Researchers Test Zero-click Worms that Exploit Generative AI Apps

Researchers have created computer worms with self-propagation capabilities that target GenAI applications.
Researchers Test Zero-click Worms that Exploit Generative AI Apps

A new study dubbed ComPromptMized, warns of zero-click worms exploiting generative AI, spreading through systems sans user interaction, and posing data theft risks. Experts stress urgent AI security measures.

Researchers have recently unveiled findings indicating the creation of a computer worm capable of targeting generative AI-powered applications. This revelation comes amidst growing concerns over the security of artificial intelligence systems.

In a collaborative effort led by Stav Cohen from Technion – Israel Institute of Technology, Ron Bitton from Intuit, and Ben Nassi from Cornell Tech, the team developed and tested this novel worm against popular AI models, including Gemini Pro (previously Bard AI), ChatGPT, and LLaVA.

While the study highlights the potential malicious applications of such technology, it also echoes a warning issued last year by Europol regarding prompt engineering and jailbreaking of AI chatbots.

The research suggests that attackers could exploit this worm to manipulate AI models into replicating malicious inputs and engaging in harmful activities. One alarming demonstration involved the worm attacking generative AI email assistants, effectively stealing email data and distributing spam.

The mechanism behind the worm’s operation is intriguing yet concerning. By introducing specific text into an email, attackers could “poison” the databases of certain email application clients. This manipulation could then prompt models like ChatGPT and Gemini to replicate the malicious input and extract sensitive user data from the context.

In their study dubbed ComPromptMized, the researchers explored various scenarios, including both black-box and white-box accesses, and tested the worm’s effectiveness against different types of input data, such as text and images. The findings underscore the potential threats posed by such attacks on the burgeoning GenAI ecosystems.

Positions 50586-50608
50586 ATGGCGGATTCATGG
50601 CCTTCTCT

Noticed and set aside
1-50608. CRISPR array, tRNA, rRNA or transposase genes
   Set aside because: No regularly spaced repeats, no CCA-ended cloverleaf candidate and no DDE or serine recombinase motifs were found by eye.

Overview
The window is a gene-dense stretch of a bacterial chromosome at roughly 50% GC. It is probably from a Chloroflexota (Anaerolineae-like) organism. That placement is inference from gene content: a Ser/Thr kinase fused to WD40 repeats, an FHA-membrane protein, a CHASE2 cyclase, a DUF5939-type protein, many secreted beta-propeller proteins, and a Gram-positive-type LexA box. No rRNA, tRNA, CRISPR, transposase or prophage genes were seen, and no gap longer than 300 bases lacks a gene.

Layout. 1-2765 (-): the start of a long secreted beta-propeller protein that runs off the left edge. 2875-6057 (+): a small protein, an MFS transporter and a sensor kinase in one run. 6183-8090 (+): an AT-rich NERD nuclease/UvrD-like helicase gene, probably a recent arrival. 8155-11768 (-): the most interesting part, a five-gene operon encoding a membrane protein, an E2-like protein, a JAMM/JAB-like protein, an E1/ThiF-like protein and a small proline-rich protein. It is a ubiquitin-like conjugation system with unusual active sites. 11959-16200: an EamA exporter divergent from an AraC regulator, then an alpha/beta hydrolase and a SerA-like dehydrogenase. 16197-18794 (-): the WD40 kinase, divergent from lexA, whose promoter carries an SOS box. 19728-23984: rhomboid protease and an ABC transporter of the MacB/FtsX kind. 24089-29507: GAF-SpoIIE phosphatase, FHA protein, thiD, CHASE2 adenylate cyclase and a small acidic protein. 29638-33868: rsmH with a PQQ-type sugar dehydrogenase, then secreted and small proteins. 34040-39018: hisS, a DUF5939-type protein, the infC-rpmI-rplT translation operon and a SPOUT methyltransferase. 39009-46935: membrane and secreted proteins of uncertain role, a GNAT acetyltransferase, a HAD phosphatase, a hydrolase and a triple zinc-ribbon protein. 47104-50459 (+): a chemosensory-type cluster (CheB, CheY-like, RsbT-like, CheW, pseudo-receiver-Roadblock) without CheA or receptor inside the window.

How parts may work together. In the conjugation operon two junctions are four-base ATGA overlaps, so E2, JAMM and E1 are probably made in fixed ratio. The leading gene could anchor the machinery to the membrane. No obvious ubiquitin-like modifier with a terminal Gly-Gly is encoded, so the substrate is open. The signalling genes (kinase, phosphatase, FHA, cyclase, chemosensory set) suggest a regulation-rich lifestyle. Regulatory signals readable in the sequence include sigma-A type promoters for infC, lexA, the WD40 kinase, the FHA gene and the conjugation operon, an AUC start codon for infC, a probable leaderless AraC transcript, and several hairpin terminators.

The implications of this research extend beyond theoretical concerns. As more companies integrate generative AI capabilities into their applications, the risk of exploitation becomes increasingly tangible. The ability of malicious actors to leverage AI technology for nefarious purposes underscores the urgent need for robust security measures in AI development and deployment.

Beth Linker, Senior Director of AI & SAST at the Synopsys Software Integrity Group, emphasized the significance of this research, stating, “This attack highlights the vulnerability of GenAI-powered proactive agents as a potential target for exploitation. With the proliferation of new AI-driven tools promising to streamline our digital interactions, it is crucial for organizations to carefully consider the permissions granted to these tools and implement robust safety measures.”

While the research provides valuable insights into the vulnerabilities of generative AI systems, it also serves as a call to action for stakeholders across various industries. As we continue to embrace the benefits of AI innovation, it is imperative to remain alert against emerging threats and prioritize the development of strong security protocols.

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